Emerging evidence suggests that intratumoral interferon (IFN) signaling can trigger targetable vulnerabilities. A hallmark of pancreatic ductal adenocarcinoma (PDAC) is its extensively reprogrammed metabolic network, in which nicotinamide adenine dinucleotide (NAD) and its reduced form, NADH, are critical cofactors.
Here, we show that IFN signaling, present in a subset of PDAC tumors, substantially lowers NAD(H) levels through up-regulating the expression of NAD-consuming enzymes PARP9, PARP10, and PARP14. Their individual contributions to this mechanism in PDAC have not been previously delineated. Nicotinamide phosphoribosyltransferase (NAMPT) is the rate-limiting enzyme in the NAD salvage pathway, a dominant source of NAD in cancer cells.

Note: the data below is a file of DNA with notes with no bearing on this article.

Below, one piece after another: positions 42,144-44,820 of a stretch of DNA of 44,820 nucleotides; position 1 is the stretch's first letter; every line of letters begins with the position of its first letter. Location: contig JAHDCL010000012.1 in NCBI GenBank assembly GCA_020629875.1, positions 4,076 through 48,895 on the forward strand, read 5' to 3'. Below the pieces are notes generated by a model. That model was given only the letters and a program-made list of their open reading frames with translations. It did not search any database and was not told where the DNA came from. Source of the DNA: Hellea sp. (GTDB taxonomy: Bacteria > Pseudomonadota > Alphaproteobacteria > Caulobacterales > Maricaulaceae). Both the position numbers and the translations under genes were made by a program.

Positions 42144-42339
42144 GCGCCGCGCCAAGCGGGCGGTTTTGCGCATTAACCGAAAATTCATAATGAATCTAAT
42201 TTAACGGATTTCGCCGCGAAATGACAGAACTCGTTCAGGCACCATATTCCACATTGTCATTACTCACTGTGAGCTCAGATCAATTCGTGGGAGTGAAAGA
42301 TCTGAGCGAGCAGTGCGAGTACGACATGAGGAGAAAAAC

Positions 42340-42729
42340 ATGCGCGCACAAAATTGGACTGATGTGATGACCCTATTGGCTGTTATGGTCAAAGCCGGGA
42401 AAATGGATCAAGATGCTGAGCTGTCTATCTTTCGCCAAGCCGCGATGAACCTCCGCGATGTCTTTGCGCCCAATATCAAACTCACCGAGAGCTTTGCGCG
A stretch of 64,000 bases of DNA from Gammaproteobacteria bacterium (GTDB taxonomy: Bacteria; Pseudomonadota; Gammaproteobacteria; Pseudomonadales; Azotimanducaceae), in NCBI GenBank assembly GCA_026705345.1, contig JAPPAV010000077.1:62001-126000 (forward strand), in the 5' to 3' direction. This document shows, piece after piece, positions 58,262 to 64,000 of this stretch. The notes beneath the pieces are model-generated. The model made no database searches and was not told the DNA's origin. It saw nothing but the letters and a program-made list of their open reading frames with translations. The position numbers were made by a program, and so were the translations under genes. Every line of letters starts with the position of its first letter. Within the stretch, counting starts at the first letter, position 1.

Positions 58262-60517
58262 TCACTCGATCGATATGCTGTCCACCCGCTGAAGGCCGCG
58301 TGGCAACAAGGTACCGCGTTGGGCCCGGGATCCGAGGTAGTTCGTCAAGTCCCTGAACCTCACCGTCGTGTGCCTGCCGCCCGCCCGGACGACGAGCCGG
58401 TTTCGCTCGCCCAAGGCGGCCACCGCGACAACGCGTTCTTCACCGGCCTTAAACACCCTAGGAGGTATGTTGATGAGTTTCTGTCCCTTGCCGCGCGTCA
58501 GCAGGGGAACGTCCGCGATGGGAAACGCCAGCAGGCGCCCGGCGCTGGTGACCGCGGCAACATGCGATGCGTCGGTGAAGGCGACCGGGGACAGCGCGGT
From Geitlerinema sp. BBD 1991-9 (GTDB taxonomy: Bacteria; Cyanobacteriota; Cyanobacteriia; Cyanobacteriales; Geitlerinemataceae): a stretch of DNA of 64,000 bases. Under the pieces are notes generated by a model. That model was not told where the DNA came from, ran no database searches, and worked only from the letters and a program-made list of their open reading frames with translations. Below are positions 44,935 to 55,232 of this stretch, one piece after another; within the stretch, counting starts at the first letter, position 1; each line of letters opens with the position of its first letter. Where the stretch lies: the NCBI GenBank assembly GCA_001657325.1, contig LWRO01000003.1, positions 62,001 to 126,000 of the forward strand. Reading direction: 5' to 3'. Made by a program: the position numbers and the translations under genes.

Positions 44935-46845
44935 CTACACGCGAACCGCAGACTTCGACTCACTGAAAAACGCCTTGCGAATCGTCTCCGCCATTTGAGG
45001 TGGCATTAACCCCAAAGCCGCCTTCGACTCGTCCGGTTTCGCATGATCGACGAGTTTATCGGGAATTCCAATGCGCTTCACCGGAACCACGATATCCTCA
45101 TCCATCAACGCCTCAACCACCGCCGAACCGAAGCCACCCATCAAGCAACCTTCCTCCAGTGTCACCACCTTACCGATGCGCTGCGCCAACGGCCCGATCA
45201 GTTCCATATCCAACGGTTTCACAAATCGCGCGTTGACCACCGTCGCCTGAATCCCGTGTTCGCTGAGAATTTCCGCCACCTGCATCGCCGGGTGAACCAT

We found that IFN-induced NAD consumption increased dependence upon NAMPT for its role in recycling NAM to salvage NAD pools, thus sensitizing PDAC cells to pharmacologic NAMPT inhibition. Their combination decreased PDAC cell proliferation and invasion in vitro and suppressed orthotopic tumor growth and liver metastases in vivo.